Abby Rudolph, PhD
Assistant Professor
Boston University School of Public Health
Dept of Epidemiology

PhD, Johns Hopkins University School of Public Health
MPH, Columbia University School of Public Health

Dr. Abby E. Rudolph is an Infectious Disease Epidemiologist whose research incorporates social network and spatial approaches to better understand the independent and combined influence of individual, network (sociometric and egocentric), and environmental (built and social) factors on disease transmission dynamics, recruitment patterns, risk behaviors, and health service use among marginalized populations.

She received her MPH from Columbia University Mailman School of Public Health in 2007 and her PhD in Epidemiology from Johns Hopkins University Bloomberg School of Public Health in 2011. Her dissertation evaluated respondent-driven sampling (RDS) with respect to its assumptions and the potential for biased measures. Since defending her dissertation, she has implemented and evaluated RDS studies conducted in a variety of different study populations and settings, including people who use drugs (PWUD), people who inject drugs (PWID), and men who have sex with men (MSM). She has also consulted on the analyses of several other projects that used RDS and other network-based recruitment strategies in Baltimore, California, New York City, Appalachia, Mexico, Lithuania, Malawi, Vietnam, and Thailand.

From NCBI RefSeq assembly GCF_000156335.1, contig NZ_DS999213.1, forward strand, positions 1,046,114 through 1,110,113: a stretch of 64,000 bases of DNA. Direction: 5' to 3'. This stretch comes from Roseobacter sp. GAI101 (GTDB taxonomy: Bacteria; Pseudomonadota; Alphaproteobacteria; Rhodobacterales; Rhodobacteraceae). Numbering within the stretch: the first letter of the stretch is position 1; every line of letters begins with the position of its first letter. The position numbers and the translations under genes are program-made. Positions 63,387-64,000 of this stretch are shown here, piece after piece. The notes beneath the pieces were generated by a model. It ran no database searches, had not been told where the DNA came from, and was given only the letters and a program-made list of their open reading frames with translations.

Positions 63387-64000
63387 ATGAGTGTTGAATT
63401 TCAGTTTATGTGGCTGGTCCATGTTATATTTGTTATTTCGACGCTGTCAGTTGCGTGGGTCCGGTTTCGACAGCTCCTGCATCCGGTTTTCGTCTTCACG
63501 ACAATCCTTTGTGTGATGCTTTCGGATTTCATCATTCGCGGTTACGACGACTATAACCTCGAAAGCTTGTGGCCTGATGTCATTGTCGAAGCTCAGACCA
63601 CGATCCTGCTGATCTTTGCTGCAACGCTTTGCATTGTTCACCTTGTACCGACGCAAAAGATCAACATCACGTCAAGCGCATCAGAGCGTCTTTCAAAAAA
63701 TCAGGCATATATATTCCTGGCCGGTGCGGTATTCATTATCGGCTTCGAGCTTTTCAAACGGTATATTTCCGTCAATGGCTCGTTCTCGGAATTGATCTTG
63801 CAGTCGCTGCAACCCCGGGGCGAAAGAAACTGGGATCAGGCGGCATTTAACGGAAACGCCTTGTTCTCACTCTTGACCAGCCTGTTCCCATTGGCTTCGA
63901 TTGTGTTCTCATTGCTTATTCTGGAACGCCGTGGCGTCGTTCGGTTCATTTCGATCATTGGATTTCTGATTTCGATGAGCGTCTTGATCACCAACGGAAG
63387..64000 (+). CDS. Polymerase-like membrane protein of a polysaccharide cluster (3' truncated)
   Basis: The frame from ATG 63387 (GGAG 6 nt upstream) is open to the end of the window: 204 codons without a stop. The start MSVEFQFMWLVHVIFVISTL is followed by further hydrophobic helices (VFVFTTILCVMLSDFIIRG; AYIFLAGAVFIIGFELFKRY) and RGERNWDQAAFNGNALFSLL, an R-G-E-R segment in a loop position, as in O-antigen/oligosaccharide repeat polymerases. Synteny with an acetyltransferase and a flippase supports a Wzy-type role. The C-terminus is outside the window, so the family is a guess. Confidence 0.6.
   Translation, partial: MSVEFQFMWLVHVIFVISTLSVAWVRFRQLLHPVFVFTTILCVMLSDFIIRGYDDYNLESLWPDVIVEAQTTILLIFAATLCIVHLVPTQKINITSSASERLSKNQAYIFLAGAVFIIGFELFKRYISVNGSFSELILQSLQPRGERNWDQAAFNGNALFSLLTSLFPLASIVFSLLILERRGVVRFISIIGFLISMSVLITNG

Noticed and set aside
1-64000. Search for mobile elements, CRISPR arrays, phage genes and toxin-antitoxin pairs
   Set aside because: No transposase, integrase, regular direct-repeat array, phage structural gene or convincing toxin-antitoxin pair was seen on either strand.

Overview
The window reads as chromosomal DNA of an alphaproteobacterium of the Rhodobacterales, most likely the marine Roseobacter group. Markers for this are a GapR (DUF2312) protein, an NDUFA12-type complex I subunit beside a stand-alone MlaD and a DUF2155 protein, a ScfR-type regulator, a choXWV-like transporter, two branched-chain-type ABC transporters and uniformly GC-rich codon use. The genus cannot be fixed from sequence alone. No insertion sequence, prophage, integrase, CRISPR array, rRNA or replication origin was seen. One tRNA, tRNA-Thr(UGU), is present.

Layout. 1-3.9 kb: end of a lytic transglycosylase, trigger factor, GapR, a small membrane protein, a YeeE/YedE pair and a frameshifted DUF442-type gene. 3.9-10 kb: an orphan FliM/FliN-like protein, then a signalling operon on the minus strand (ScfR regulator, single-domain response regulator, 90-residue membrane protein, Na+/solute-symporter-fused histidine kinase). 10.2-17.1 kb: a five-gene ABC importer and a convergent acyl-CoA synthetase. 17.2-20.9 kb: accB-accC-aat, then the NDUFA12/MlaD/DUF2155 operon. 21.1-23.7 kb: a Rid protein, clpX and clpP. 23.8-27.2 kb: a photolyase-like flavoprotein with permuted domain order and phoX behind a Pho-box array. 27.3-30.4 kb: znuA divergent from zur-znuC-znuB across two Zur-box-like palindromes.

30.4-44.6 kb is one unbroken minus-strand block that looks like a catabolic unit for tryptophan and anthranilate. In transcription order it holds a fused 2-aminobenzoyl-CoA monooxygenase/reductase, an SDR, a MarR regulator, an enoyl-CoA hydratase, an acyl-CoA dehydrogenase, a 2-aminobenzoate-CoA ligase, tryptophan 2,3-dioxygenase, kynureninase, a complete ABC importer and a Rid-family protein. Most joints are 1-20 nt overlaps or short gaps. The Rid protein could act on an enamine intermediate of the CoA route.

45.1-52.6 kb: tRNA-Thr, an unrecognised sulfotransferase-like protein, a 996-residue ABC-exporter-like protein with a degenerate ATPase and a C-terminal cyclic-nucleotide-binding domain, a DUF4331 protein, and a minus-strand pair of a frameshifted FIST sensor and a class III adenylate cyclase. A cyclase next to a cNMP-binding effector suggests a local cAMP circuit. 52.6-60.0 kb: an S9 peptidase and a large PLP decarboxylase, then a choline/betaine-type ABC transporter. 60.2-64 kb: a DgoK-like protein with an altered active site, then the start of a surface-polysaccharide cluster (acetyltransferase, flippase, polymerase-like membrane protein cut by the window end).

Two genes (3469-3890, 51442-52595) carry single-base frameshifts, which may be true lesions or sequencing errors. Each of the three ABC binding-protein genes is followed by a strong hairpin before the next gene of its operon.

2017-2017 Boston University : Emerging Health Care Leaders Program (2017)
2014-2016 Fordham University: Fordham HIV & Substance Abuse Prevention Research Ethics Training Institute Fellow
2013 Annals of Epidemiology: Best Paper in the 2013 Annals of Epidemiology
2012-2016 National Institute of Health: NIH Loan Repayment Program Award Recipient
2012 National Institute of Health: Summer Institute on Social and Behavioral Intervention Research Fellow
2012 Drug and Alcohol Dependence: Ranked among the top 5% of reviewers for Drug and Alcohol Dependence
2010 Johns Hopkins University: Student Travel Support Fund in the Department of Epidemiology
2008-2011 Johns Hopkins University: Drug Dependence Epidemiology Training (DDET) Program Fellow
2005-2007 Columbia University: Public Health Leadership Award

Combining social network, spatial, and phylogenetic approaches to identify new HIV infections
02/15/2017 - 01/31/2019 (PI)
NIH/National Institute of Allergy & Infectious Diseases

The impact of environmental and physiological factors on sexual assault and HIV
07/01/2017 - 06/30/2018 (PI)
University of California, San Diego NIH NICHD

HIV and Substance Abuse Epidemiology among IDUs: Structural and Network Risk
12/05/2015 - 06/30/2018 (PI)
NIH/National Institute on Drug Abuse

Training Program in HIV Prevention Research Ethics
12/04/2015 - 03/31/2016 (PI)
Fordham University NIH NIDA

Publications listed below are automatically derived from MEDLINE/PubMed and other sources, which might result in incorrect or missing publications. Faculty can login to make corrections and additions.

  1. Young AM, Rudolph AE, Havens JR. Network-Based Research on Rural Opioid Use: an Overview of Methods and Lessons Learned. Curr HIV/AIDS Rep. 2018 Feb 19. PMID: 29457200.